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Doing School Hardcover – October 1, 2001
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From Publishers Weekly
By and large, the recent focus on American education has been on the shortcomings of our worst schools. Pope, a lecturer at the Stanford University School of Education, zeroes in on a well-regarded California public high school and explores "the educational experience" from the students' points of view. Her year-long shadowing of five intelligent, motivated students from diverse backgrounds raises the troubling proposition that even our best schools may be misserving our best students, and reveals the ambiguous nature of our successes. Devoting a detailed chapter to the school lives of each student, Pope asks two important questions: "What exactly is being learned in high schools like Faircrest? And at what costs?" The answers are dismaying. Students learn that getting A's is of supreme importance, and that it is sometimes more advantageous to be "system savvy" than it is to actually learn the material. Still, Pope's five subjects work hard at grueling routines, sacrificing sleep and social lives to the desire to succeed. The costs of their achievements, she suggests, are "severe anxiety or breakdowns," "persistent health or sleep problems" and ethical compromise in the conflict between these students' ideals and values and the grade-grubbing, self-serving alliances with adult advocates and (usually subtle) cheating they deem necessary to success. A scholarly study presented with great clarity and enlivened by vignettes of student life, this work provides a fresh perspective on the state of American education, and yet another reason to press for systematic reform.
Copyright 2001 Cahners Business Information, Inc.
From Library Journal
In this important and timely study, Pope, a veteran teacher, curriculum expert, and lecturer at the Stanford University School of Education, offers a revealing look at the quandaries of today's high school students. The book is based on Pope's yearlong research, which consisted of shadowing and interviewing five successful students of diverse ethnic and socioeconomic backgrounds at a highly regarded California public high school. Pope adroitly takes the students' point of view and finds that they are frustrated by being caught in a "grade trap"; often stressed out, exhausted, and anxious, they are resentful that their future success is dependent on their GPA and test scores. These and similar findings raise critical questions for concerned parents, educators, and policy makers involved in all levels of education, making this an essential purchase for high school, college, and university libraries and one strongly recommended for public libraries where interest in education is strong. Samuel T. Huang, Univ. of Arizona, Tucson
Copyright 2001 Reed Business Information, Inc.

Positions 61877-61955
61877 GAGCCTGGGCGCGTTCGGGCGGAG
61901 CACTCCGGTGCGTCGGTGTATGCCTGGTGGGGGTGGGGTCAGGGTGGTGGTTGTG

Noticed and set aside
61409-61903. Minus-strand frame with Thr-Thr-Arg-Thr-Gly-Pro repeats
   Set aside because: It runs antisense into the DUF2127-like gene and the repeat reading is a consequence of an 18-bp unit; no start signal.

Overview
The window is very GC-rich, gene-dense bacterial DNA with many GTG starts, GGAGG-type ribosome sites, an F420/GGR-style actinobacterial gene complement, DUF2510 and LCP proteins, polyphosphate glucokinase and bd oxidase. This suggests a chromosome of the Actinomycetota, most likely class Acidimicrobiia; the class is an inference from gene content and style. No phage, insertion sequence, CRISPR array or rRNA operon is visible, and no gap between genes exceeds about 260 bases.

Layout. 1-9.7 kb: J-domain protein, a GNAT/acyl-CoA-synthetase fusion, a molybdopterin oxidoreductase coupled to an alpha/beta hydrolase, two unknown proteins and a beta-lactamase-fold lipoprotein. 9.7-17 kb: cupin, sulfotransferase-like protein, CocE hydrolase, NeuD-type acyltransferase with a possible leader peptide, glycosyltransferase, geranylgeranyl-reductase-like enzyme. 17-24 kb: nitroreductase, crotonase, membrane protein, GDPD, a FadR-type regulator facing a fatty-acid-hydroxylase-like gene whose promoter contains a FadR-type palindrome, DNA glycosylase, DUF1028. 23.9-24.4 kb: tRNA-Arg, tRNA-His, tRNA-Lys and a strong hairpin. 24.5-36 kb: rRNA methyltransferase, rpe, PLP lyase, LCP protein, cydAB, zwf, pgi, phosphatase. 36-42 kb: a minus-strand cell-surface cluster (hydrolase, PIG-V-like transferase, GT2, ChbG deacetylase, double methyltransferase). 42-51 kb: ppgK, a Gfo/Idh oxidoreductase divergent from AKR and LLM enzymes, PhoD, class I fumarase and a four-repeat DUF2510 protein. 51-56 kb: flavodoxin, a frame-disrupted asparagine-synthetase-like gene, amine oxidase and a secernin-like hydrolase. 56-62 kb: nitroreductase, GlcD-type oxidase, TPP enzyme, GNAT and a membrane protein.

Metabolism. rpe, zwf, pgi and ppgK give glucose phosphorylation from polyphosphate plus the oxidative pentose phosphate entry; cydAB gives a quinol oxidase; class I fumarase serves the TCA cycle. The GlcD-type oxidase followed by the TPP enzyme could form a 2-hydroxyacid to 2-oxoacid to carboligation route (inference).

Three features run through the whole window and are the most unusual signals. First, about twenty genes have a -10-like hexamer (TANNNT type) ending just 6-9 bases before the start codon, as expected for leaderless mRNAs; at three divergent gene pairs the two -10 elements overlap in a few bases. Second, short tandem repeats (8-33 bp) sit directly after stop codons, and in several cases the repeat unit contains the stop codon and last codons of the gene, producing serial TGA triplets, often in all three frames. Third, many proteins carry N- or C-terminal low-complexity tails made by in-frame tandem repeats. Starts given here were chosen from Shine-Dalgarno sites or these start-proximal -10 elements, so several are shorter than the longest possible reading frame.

Top customer reviews
It no longer surprises me when the students around me resort to the methods outlined in Ms. Pope's book. True, not all of these methods are "technically" prohibited and (fortunately) not all students approach their studies in this way, but enough of them do that it is time to reevaluate just what is most important when approaching our children's education. Ms. Pope's book attempts to redirect this focus so that American students do not continue to fall further behind the rest of the world.
I appreciate the honesty of the author and the students in writing this. As adults, it is important that we understand teen struggles and support them. These teens are our future leaders.
Ms. Pope falls short when she tries to generalize her conclusions about the five students she followed over the course of a school year to an indictment of the state of education in that particular high school (and ultimately, the state of education in America as a whole). These students suffered from multiple problems such as probable sleep deprivation, to possible mental illness and personality disorder, to family dysfunction. Just to examine whether the high school itself was a prime culprit in fostering an unhealthy emphasis on grades, Ms. Pope would have needed a much larger study including psychiatric, social work, and medical evaluation of the students, but also the families, teachers, administration, and even of the characteristics of the surrounding community.
Even then, generalizing her conclusions to other school districts would have been impossible, since the problems facing any given school system are unique. For example, poverty, racism, and drugs didn't seem to be prominent problems for the students in her study, but I am sure teachers and administrators in other districts might say that such problems are of paramount importance to them.
As a result, as a scientific investigation of the state of education in the high school Ms Pope studied (and in America as a whole), Ms. Pope's book is useless.
Forget the inflammatory title. I highly recommend this book as it was written - a call for parents to reflect on the lives of their children.
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